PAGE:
A Candid View on Weight-loss…No, Not Candy!

I’ve been ruminating on weight-loss again, dear reader. You may not know how this usually goes, but a basic summation is this: I wonder. I consider. I weigh the good and the bad of sharing. Then sometimes I speak out. Here’s the other part of the equation, summation, whatever: If you think this is a trick. A fad. A magical cure for weight-loss. Then close the browser. It’s blood. sweat and tears. It’s something that never ends until you die. I’m on good terms with the fat-days, but there isn’t a day I don’t have to be mindful. If the fad and miracle cures worked then you wouldn’t need them, would you? Argue all you want, I’ve lost ten stone, kept it off for over fours years. I’ve done and gone through more than I’ll ever share. I know this struggle. I grapple with it daily. I walk the line between the scale and health. So, if you think it’s easy, then, Spanky, good luck and goodbye. Now, if you know this is a piecemeal bit of understand from someone who really wants to help, a puzzle we all have to work through, none of us possessing all the pieces, then let’s try solving this together, dearest Reader. Today I’m looking at how I created a long-term meal plan for myself. Not the plan, but the foundation of what’s been an unbroken, unmitigated success. I’m not even sure why I t works so well at times, but I stick to it. Determination, unflagging, unyielding is an absolute need. Let’s take a light look at some of the steps I’ve taken, a lot I only realise now as steps, I groped blindly a lot, but slowly I’m seeing why I do so well. Arrogant, eh? Okay, this is a bit different, the order might be off and each can be read first then the paragraph can be read.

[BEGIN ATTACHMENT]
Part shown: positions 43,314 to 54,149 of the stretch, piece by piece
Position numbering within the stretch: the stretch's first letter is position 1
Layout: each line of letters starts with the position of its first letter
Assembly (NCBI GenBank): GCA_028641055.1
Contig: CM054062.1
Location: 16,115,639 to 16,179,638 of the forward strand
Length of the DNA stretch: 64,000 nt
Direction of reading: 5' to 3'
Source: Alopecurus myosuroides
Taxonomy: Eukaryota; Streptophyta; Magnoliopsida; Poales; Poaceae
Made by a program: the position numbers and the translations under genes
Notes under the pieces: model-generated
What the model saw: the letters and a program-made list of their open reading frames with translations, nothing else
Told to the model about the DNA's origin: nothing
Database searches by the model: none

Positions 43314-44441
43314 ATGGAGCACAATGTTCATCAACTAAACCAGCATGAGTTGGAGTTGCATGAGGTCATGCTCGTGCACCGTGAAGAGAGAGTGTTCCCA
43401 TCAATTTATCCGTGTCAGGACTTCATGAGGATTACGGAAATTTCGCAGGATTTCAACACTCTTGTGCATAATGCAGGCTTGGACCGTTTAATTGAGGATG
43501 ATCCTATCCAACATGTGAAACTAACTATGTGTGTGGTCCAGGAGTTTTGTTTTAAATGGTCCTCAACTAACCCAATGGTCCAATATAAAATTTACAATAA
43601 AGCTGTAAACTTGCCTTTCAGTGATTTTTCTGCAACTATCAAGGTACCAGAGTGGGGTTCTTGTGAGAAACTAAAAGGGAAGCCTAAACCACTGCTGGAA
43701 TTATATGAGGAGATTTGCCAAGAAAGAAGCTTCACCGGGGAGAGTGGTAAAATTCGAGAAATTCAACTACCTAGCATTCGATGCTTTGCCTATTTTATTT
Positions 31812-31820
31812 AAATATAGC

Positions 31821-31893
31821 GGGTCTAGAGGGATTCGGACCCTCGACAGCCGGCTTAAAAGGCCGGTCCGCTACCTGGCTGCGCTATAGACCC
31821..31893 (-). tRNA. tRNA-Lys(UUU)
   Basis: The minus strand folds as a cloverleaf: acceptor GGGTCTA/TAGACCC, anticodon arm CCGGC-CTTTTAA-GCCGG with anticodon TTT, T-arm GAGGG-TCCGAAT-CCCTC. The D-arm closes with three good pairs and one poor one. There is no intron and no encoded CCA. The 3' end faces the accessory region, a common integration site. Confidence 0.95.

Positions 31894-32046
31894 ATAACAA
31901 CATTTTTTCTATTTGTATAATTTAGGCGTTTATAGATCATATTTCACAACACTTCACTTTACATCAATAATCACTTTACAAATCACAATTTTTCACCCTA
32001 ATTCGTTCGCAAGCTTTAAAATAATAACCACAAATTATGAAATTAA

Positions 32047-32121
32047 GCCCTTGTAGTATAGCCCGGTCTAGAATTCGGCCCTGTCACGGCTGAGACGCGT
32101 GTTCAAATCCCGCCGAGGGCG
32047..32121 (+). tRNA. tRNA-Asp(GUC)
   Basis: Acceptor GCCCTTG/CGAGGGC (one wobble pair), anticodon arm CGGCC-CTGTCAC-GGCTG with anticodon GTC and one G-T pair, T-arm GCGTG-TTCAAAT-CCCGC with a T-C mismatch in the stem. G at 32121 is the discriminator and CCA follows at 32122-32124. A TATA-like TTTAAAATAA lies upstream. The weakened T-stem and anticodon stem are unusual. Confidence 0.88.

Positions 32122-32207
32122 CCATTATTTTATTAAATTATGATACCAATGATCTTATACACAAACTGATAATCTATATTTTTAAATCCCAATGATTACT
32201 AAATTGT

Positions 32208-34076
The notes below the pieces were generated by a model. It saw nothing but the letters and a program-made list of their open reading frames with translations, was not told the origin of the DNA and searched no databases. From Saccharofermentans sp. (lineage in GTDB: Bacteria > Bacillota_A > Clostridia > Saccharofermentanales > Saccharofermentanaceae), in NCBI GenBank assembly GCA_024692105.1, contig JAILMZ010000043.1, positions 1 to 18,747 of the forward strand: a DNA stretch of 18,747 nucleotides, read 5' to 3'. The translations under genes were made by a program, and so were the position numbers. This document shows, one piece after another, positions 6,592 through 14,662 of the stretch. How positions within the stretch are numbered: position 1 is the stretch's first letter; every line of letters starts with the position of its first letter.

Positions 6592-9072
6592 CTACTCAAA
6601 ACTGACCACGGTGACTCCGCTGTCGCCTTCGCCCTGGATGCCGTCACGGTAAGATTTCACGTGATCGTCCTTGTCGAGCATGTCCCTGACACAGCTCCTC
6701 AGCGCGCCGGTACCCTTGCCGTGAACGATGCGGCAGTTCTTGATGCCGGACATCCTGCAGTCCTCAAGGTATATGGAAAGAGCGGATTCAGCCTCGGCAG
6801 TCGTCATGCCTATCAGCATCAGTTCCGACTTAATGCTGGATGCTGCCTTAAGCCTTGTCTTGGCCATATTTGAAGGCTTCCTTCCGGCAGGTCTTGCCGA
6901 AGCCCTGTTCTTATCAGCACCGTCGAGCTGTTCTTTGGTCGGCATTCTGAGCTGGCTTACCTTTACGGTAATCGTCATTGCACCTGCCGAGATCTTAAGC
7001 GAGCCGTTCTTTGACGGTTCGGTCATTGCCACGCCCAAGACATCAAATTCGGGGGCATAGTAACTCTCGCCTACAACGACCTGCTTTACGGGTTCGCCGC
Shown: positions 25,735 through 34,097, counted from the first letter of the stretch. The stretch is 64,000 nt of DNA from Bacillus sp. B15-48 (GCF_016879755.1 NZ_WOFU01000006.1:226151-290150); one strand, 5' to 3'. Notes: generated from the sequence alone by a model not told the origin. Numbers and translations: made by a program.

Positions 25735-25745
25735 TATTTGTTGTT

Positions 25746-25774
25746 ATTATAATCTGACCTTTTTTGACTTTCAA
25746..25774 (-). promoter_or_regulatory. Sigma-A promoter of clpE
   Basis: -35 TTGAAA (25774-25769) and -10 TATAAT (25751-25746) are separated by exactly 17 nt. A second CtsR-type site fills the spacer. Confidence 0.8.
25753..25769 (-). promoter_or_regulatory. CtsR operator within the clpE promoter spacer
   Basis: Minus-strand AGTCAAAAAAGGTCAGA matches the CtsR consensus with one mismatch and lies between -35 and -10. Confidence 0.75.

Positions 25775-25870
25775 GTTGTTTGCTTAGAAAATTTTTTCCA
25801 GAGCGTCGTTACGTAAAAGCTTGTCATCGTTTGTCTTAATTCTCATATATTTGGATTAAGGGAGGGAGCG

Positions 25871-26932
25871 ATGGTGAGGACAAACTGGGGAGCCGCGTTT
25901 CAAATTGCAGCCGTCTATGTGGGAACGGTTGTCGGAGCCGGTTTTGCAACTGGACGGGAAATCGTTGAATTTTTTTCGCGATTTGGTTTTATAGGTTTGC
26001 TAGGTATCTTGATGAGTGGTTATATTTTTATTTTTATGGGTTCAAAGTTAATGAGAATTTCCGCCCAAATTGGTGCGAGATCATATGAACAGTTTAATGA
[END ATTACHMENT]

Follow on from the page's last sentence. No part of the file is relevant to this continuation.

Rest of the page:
Understand that food is made too much of.

If food is more than fuel, that can be okay, but if it’s made to be more than you, then it’s a problem. If you don’t want to participate in a holiday binge, eat food you know you shouldn’t because it’s quirky, decadent or just ridiculous, then know that you’re in the right. People enjoy food, that’s great, but they’ll gladly punish you for not wanting to enjoy it too. Swap food for say alcohol, imagine having drink forced on you and then you look at food being forced on you and realise it’s no different. If you don’t want to or shouldn’t: Don’t. Your world won’t end if you can’t eat that bacon-lard chocolate swirled fudge ice-cream float. (I think I just threw up a little) You need to accept that too. As much as other people will be a problem, you’ll be your hardest foe. So know you can’t eat certain foods because they’re inherently bad for your well-being mentally and physically. The former isn’t thought enough of. I could use so many examples, of social media, blogs, all different places, but here’s the best one: Once there was a man, at-least twenty six and a half stone that needed all that food, no arguments could change that view no matter how sensible and what wouldn’t he have given to be better, he just never knew it. I weep for myself, I never knew how wrong I was. Or how ill.

First you find the foods you need to be healthy.